Is this the death of the office?
The wider tech community has been arguing, for some time, that the physical corporate office is outdated and outmoded and that the Coronavirus (Covid-19) crisis signals its final death knell. And yet the great tech giants of silicon-valley have invested heavily in campus style offices, which have every facility from creches to coffee in one place.
The argument is that home or remote working technology is now ubiquitous and inexpensive. Those workers that were not aware of its great advantages and its ability to lower corporate office costs surely now are, even if the experience has been ‘enforced’ by Covid-19.
Here we have had a culture that supports and encourages homeworking for decades in our various businesses- it is a culture that is very supportive of women with small children, for example. However, even our team likes a mixture of both office and home environments. Staff from other companies who have been working from home are noticing the difference, particularly the loss of resources they became used to on campus or at the corporate office.
In our view, the outcome is much more likely to be a compromise, rather than the death of the office. If anything, Covid-19 will underline the advantages that working from a corporate office brings and there are plenty of functions, even white-collar ones such as social media monitoring, that simply cannot be achieved at home because of regulations and the nature of the tasks.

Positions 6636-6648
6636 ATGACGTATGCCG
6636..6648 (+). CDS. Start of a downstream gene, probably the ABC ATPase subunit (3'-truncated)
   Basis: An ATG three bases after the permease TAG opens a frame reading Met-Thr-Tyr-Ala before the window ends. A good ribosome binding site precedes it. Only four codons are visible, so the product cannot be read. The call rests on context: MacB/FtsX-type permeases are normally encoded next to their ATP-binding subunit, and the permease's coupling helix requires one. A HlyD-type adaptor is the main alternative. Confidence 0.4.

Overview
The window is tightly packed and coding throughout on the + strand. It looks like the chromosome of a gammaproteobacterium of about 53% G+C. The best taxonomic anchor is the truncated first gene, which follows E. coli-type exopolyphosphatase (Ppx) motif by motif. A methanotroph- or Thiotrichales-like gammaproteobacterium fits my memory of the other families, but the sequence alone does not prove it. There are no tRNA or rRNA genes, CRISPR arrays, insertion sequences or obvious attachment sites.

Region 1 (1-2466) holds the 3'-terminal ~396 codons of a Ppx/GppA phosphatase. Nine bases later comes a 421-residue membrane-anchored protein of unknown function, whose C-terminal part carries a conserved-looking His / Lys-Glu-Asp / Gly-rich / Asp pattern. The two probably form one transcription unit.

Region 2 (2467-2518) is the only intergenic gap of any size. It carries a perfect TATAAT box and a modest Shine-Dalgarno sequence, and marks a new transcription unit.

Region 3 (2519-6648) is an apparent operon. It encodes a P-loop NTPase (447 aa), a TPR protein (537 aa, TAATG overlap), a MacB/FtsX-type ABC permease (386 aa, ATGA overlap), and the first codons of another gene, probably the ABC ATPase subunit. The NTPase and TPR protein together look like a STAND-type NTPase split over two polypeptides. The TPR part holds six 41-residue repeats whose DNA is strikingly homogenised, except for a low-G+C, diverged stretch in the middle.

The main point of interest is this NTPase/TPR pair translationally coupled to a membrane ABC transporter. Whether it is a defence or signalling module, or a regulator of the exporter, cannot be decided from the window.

In addition, the large mega-cap tech corporates are not cutting their investment in smart state-of-the-art campuses – rather they are, anecdotally at least, increasing that investment. Such tech goliaths are not taking the view offices are outdate or outmoded.
However, what Covid-19 will hopefully achieve is to put an end to the argument that proposes that childcare and its need for flexibility makes mothers and fathers inefficient employees or that shuns job sharing or employing people with impairments who need to be able to work from home. In other words, employer flexibility may become the normal mindset rather than the exception.
We believe the most likely outcome is less commuting, and less time in the corporate office, but the time that is spent there will be valued more highly by employees – perhaps this will manifest itself in greater productivity for developed economy workforces? Greater productivity should, in the end, lead to higher corporate valuations.